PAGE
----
“There is a huge need for engineers,” Froggatt says. “And there is a huge growth in the decommissioning market.” With 173 reactors closed down in the world so far, 115 of them are in various stages of decommissioning. To date, only 10 have actually arrived at the greenfield site phase. This may be where the money is, but, more important is where the decommissioning funds actually are. Some are held by governments and others are in private funds. The funds, of course, must be available when it is time to decommission. (As we have noted at Beyond Nuclear in the past, in relation to decommissioning funds for the now closed Vermont Yankee, fluctuations in the stock market can put such invested funds in jeopardy.)
All this begs the question as to why the nuclear industry and the governments that support it, insist on persisting? Nuclear power is no longer economical, and, as WNISR co-author, Andy Stirling of Sussex University, pointed out, “it’s normal that technology becomes obsolete.” But, as he added, despite such evident obsolescence, we are faced with this “odd persistence of nuclear power.”
His thesis, co-written with Sussex University research fellow, Phil Johnstone, contends that the “persistence” is not about electricity at all, but nuclear weapons systems. Most of the countries that commit to large scale nuclear build are the nuclear weapons states. Nuclear submarines are very difficult to build and require nuclear propulsion know-how that can be furnished by those who worked in the civil reactor sector. And of course, strategic nuclear weapons are viewed as a credential to sit at the UN Security Council table. This claim of interdependence between the civil and military nuclear sectors has become a new driver — among several — to justify new nuclear construction and continued operation of existing reactors.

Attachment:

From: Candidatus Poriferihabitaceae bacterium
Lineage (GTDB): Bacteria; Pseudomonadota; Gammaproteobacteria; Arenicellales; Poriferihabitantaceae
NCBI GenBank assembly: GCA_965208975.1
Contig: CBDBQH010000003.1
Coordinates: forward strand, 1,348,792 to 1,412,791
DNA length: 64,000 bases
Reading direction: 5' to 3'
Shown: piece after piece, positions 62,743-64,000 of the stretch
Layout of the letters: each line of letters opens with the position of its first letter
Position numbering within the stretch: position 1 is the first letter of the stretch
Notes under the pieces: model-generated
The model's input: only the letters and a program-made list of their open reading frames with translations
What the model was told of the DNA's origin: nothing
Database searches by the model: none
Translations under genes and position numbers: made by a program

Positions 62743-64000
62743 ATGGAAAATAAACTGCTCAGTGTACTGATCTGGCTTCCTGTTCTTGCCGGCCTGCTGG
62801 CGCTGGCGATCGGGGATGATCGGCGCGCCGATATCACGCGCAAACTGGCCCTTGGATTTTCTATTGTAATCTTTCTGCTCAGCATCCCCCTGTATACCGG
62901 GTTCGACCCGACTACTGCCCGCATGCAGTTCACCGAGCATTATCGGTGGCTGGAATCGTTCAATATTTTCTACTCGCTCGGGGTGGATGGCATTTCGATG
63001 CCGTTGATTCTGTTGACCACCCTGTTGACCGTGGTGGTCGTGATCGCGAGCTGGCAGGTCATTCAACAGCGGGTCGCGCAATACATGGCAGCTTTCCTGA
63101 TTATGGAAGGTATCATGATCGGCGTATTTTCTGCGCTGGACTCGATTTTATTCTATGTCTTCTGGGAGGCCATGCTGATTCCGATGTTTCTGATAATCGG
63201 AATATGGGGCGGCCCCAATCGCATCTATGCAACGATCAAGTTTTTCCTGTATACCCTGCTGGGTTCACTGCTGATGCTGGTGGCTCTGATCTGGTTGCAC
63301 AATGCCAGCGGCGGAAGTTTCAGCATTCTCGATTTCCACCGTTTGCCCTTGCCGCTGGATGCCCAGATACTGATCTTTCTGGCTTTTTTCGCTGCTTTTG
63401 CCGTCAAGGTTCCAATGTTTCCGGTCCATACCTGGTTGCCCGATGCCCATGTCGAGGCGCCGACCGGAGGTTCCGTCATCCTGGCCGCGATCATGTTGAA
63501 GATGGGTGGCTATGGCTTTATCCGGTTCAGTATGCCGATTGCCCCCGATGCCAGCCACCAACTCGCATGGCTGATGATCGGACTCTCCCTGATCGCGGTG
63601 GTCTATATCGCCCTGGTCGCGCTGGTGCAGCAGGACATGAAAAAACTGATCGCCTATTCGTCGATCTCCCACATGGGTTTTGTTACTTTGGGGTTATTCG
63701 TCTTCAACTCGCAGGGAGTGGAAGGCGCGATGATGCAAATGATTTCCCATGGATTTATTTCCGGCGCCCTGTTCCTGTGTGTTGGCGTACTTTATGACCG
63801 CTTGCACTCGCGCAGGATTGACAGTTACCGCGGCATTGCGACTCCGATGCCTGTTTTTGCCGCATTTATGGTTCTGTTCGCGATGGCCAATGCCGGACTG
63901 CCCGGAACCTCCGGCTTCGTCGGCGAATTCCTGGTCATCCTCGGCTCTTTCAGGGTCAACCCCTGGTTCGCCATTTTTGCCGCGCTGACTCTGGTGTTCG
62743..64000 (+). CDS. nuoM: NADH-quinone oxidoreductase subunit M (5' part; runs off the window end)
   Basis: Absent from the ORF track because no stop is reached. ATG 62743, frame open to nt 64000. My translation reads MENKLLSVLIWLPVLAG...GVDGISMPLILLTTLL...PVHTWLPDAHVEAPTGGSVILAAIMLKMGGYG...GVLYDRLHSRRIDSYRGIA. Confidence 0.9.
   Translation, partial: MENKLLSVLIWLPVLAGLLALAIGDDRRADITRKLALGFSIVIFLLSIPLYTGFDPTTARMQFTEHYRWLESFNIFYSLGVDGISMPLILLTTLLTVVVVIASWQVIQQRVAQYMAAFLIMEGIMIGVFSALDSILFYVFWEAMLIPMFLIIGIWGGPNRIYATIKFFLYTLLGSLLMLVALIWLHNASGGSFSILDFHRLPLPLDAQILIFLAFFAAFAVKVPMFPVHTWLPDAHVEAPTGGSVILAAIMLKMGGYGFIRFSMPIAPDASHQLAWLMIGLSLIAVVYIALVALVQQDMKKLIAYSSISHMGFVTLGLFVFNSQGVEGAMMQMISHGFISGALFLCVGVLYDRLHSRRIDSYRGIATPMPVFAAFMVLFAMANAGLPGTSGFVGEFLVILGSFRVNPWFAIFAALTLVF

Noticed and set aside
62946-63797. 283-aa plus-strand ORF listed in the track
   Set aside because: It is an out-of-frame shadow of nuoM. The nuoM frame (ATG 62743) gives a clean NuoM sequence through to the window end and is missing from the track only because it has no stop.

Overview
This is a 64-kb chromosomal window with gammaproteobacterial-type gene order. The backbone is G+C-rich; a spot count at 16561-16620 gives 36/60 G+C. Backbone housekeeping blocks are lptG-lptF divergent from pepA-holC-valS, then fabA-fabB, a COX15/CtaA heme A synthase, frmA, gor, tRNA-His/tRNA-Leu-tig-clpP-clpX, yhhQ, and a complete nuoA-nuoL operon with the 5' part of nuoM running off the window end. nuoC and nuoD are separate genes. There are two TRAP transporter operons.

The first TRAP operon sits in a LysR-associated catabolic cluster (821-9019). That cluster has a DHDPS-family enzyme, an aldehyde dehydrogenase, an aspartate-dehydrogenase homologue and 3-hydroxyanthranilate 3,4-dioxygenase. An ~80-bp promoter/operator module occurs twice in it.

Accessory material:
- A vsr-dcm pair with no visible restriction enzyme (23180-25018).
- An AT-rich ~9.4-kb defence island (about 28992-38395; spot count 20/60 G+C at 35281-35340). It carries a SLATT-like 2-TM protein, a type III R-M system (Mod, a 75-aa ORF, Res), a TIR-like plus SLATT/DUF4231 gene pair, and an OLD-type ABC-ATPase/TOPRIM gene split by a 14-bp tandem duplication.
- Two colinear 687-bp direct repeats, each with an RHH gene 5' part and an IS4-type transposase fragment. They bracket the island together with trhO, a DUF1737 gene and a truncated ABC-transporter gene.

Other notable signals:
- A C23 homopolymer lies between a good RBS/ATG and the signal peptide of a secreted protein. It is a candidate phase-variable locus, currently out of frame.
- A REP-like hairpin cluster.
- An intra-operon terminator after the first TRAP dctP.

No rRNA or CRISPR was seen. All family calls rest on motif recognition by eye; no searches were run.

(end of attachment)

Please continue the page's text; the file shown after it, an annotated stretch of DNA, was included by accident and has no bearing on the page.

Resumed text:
Stirling and Johnstone poured through documents and discovered commentaries in the UK military nuclear sector — but not in the civil sector — that the new civil nuclear power plant underway at Hinkley C was essential for the military sector. It was described as having “unqualified strategic benefits,” while carefully not mentioning what these actually are.
This and other findings bolster the claim that continuity in the civil nuclear sector is essential, but only to provide the know-how, technology and personnel to expand and upgrade the nuclear submarine sector. In other words, Trident.
“In several countries, it may be that military drivers play a significant role in the persistence of what is otherwise increasingly recognized to be the growing obsolescence of nuclear power as a low-carbon electricity generating technology,” the authors concluded.
The WNISR is rich with graphs and useful statistics that compare the performance of nuclear power with renewable energy. There are sections on seven focus countries — China, France, Germany, Japan, South Korea, the United Kingdom, and the United States — and a look at “newcomer” countries and the likelihood of planned nuclear power programs reaching fruition there.
At the end of the day, nuclear power only contributes 10.3% of the world’s electricity. In nuclear “poster child” China, it is even less at 3.9%. Renewables, meanwhile, continue to outshine nuclear. As the report finds, “Globally, wind power output grew by 17% in 2017, solar by 35%.” Even the nuclear power club saw renewables do better. “Nine of the 31 nuclear countries—Brazil, China, Germany, India, Japan, Mexico, Netherlands, Spain and United Kingdom (U.K.)—generated more electricity in 2017 from non-hydro renewables than from nuclear power.”
The curtain is falling on nuclear power. The only questions remaining are how long politicians will prop it up with subsidies and how strongly defense departments will argue that abandoning civil nuclear energy impacts national security.